From bottling and canning plants, through to food and drink packaging environments and manufacturers of packing materials, we have the packaging sector experience to assist with all factory set-up, reconfiguration, expansion and decommissioning requirements. We support companies in the packaging sector as they respond to trends in demand, materials and technologies, providing the expertise and wide-ranging fleet of heavy lifting equipment to remove redundant machinery, install new machines or production lines and implement lean management programmes.
Our experience in the packaging sector means that we understand the drivers for rapid change in the industry, including the need to reduce waste, utilise recycled materials and improve the recyclability of packaging products. As packaging companies invest to update their production facilities and roll out asset realisation, rationalisation or decommissioning projects to retire older technologies, we are there to help you plan and implement programmes aligned to your operational, commercial and safety criteria.
We build our solution around your requirements and can tailor our service to meet your needs; from a single machinery move to an entire factory set-up.
How We Helped Stolle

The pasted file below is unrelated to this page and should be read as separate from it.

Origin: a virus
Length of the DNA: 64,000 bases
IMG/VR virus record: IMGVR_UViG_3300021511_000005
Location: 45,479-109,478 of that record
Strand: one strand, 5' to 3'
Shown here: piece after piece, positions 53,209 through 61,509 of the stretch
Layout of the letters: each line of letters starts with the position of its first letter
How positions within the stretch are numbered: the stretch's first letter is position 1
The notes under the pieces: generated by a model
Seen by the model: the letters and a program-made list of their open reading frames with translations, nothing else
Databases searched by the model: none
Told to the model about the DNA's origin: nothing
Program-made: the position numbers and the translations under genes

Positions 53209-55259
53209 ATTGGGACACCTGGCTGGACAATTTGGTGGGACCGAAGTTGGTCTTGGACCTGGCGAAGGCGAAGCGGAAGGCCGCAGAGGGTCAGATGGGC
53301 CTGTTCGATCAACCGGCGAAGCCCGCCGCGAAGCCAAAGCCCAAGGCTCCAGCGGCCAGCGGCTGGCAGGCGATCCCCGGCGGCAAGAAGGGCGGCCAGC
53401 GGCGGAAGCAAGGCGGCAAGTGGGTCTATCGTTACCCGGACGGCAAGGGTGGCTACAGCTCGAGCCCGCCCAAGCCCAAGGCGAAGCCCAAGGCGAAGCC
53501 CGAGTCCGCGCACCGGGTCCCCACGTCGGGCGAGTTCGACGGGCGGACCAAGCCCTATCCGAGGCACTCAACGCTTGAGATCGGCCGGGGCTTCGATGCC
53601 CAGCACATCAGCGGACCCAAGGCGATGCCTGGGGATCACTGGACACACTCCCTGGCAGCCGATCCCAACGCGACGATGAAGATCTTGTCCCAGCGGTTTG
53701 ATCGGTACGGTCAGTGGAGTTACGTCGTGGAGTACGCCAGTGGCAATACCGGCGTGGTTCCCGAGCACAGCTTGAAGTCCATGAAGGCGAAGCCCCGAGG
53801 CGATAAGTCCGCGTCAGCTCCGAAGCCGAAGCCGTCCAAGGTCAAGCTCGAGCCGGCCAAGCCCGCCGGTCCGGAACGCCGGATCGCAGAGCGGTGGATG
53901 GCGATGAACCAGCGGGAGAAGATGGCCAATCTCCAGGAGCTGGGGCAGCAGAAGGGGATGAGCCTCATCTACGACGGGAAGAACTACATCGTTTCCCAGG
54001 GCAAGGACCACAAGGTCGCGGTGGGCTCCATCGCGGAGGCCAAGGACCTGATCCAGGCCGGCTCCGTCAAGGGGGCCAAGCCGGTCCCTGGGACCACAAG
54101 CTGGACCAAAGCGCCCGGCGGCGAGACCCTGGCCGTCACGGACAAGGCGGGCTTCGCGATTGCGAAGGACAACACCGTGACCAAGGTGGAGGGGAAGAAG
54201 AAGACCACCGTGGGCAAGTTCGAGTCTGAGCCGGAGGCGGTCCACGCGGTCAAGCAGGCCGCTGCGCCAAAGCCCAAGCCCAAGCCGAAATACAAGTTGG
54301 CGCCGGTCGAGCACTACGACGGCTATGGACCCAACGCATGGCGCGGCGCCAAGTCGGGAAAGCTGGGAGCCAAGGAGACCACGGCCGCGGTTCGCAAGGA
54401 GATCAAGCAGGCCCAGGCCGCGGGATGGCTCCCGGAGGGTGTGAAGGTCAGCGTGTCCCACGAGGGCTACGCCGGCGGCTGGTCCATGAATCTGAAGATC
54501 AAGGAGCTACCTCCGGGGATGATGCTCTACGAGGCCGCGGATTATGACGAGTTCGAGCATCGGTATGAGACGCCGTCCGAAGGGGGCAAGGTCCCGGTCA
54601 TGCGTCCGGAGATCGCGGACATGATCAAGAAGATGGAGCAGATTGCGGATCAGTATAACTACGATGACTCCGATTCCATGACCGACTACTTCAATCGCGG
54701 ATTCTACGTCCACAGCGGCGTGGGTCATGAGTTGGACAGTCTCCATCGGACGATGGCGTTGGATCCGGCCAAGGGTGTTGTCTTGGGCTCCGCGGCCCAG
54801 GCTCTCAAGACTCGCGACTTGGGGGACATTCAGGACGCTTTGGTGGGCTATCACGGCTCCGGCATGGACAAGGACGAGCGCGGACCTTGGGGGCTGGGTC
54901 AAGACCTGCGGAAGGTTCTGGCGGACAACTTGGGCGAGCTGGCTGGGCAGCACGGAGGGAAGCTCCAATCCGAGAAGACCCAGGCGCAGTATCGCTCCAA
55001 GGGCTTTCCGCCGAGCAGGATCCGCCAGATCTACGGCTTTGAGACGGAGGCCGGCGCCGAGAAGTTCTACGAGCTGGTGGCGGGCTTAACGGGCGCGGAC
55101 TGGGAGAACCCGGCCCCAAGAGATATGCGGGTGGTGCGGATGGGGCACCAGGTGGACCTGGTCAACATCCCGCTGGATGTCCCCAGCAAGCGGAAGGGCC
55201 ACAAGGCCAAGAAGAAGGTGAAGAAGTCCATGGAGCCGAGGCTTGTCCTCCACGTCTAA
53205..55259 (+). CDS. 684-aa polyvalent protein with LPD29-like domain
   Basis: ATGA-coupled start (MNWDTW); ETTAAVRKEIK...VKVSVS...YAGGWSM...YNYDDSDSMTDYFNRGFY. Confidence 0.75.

We carried out a £4.5m turnkey canning plant installation for leading food and beverage can makers, Stolle, in Germany, relocating a printing press to a new facility in Yorkshire while re-installing a further two in new European locations.
Taking construction management and CDM responsibility for the project, our team meticulously planned the lifts for the three presses, which had a combined weight of 1350 tonnes. This ensured technical meetings and collaboration with the client to enable an effective risk assessment process and aid planning for safe implementation. Each section of the presses was lifted from its plinth using jacking systems and skated to the building’s exit. Each press was then lifted onto its transportation, ready for the next stage of the journey, using a 220te mobile crane to complete some of the ﬁnal lifts onto the low loaders.
Amongst the challenging elements of the project was the careful movement of the dryer section of each press, which measured over sixteen metres long and four metres wide and weighed forty-three tonnes. Due to a decline on the road at the exit of the building it was only possible to skate the dryer less than a metre at a time before it needed to be raised on chocs to enable it to stay parallel, ready for the ﬁnal lift and rotation onto the back of the low loader.
The project also included installation of 20km of process pipework, LV distribution and field wiring.